This year the World Day to Combat Desertification and Drought examine the important link between land degradation and migration. Among others, environmental degradation, food insecurity and poverty are causes of migration and development challenges.
In just 15 years, the number of international migrants worldwide has risen from 173 million in 2000 to 244 million in 2015.

This year’s celebration looks at specific ways local communities can build resilience against current multi-fold development challenges through sustainable land management practices. This day should remind everyone of land’s important role in producing food and generating local employment, as well as its ability to add to the sustainability, stability and security of desertification-affected places. Ouagadougou, the capital of Burkina Faso, hosts the global observance of 2017, organized by the Ministry of Environment, Green Economy and Climate Change.

Desertification and the Sustainable Development Goals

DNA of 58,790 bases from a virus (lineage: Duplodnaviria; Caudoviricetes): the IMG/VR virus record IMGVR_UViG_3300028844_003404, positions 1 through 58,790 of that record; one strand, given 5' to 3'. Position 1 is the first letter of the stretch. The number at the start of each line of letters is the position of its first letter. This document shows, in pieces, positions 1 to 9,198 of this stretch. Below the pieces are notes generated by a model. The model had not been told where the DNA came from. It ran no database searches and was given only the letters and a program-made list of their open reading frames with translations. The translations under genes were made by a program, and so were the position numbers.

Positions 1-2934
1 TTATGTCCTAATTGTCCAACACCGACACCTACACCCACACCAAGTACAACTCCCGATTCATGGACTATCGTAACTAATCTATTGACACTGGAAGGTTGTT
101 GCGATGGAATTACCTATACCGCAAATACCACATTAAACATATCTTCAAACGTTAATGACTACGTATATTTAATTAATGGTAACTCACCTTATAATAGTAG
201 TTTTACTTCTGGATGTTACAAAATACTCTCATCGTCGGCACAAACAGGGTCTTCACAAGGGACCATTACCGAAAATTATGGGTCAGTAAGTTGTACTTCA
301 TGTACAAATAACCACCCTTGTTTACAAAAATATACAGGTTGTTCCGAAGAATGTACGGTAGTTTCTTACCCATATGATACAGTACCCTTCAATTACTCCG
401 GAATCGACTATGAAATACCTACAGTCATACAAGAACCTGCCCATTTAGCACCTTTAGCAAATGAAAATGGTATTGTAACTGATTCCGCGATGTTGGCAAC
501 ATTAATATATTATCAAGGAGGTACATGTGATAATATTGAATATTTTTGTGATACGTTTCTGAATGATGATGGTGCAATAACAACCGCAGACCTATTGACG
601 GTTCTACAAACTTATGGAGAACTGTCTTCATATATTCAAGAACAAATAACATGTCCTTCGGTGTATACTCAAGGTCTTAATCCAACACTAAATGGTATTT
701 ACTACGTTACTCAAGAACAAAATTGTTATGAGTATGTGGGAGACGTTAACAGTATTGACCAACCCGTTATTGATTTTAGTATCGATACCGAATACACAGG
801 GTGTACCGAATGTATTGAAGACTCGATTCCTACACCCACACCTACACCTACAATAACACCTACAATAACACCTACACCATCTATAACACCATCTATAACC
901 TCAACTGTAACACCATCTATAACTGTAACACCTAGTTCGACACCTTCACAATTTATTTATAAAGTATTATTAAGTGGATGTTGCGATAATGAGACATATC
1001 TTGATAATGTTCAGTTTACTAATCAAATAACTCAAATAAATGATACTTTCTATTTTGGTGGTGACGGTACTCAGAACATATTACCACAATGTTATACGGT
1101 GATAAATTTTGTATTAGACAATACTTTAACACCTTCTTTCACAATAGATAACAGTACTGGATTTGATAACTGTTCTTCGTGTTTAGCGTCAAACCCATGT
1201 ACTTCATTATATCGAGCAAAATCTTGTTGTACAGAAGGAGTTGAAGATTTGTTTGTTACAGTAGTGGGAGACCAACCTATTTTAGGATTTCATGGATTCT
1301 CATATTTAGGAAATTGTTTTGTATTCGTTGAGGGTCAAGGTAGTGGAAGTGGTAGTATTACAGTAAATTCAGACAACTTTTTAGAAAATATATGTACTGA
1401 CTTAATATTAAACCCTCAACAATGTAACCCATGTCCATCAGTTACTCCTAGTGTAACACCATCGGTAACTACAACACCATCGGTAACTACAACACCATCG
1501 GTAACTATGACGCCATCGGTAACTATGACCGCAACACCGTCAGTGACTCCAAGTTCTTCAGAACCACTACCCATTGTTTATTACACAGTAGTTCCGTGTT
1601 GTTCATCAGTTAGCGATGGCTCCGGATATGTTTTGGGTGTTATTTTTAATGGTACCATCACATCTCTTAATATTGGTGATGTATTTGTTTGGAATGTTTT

The 2030 Agenda for Sustainable Development declares that “we are determined to protect the planet from degradation, including through sustainable consumption and production, sustainably managing its natural resources and taking urgent action on climate change, so that it can support the needs of the present and future generations”. Specifically, Goal 15 states our resolve to halt and reverse land degradation.

http://www.un.org/en/events/desertificationday/

Juan G. R. Drought in Spain, its effects at the beginning of summer 2017.

Juan G. R. Drought in Spain, its effects at the beginning of summer 2017.

Water and Irrigation Vol .: 8, No. 1: 5-6, June 2017, Spain.

The current volume of water in Spain is 31326 hm3, which represents only 56% of the capacity of the reservoirs. The rivers of the large basins are affected by drought and in all, the reservoir water are below the last 10 years. The lack of rains is prolonged and the drought is prolonged, economic losses are already manifest in large areas of Spain, especially in Castile and Leon, Galicia, Asturias, Cantabria, Canarias, some areas of Castilla-La Mancha, Extremadura, Aragon , The Valencian Community, Murcia and Andalusia, in different river basins of the Spanish rivers, reason why it is necessary an adequate management of the reserves of surface waters and underground and a rational management of the water of the irrigation to face the campaign of summer and the next irrigation campaign.

Continuar Leyendo Juan G. R. Drought in Spain, its effects at the beginning of summer 2017.

World Oceans Day 8 June, 2017

World Oceans Day 8 June, 2017